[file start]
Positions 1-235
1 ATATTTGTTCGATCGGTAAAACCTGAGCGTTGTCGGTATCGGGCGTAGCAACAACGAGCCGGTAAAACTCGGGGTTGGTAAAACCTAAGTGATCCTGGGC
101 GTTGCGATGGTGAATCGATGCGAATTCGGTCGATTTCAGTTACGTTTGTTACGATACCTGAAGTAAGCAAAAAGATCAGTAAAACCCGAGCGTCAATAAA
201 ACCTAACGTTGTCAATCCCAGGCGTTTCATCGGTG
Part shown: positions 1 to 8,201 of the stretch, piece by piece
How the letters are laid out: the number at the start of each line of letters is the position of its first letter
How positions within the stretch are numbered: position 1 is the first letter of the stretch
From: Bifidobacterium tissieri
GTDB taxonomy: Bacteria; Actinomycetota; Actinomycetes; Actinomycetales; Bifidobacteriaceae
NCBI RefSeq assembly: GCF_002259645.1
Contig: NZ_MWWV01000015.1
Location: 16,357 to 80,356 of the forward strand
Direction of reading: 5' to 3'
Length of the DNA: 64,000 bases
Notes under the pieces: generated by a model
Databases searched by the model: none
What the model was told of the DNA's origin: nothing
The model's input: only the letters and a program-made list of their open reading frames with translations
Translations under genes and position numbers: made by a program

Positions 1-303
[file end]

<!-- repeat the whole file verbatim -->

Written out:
Positions 1-235
1 ATATTTGTTCGATCGGTAAAACCTGAGCGTTGTCGGTATCGGGCGTAGCAACAACGAGCCGGTAAAACTCGGGGTTGGTAAAACCTAAGTGATCCTGGGC
101 GTTGCGATGGTGAATCGATGCGAATTCGGTCGATTTCAGTTACGTTTGTTACGATACCTGAAGTAAGCAAAAAGATCAGTAAAACCCGAGCGTCAATAAA
201 ACCTAACGTTGTCAATCCCAGGCGTTTCATCGGTG
Part shown: positions 1 to 8,201 of the stretch, piece by piece
How the letters are laid out: the number at the start of each line of letters is the position of its first letter
How positions within the stretch are numbered: position 1 is the first letter of the stretch
From: Bifidobacterium tissieri
GTDB taxonomy: Bacteria; Actinomycetota; Actinomycetes; Actinomycetales; Bifidobacteriaceae
NCBI RefSeq assembly: GCF_002259645.1
Contig: NZ_MWWV01000015.1
Location: 16,357 to 80,356 of the forward strand
Direction of reading: 5' to 3'
Length of the DNA: 64,000 bases
Notes under the pieces: generated by a model
Databases searched by the model: none
What the model was told of the DNA's origin: nothing
The model's input: only the letters and a program-made list of their open reading frames with translations
Translations under genes and position numbers: made by a program

Positions 1-303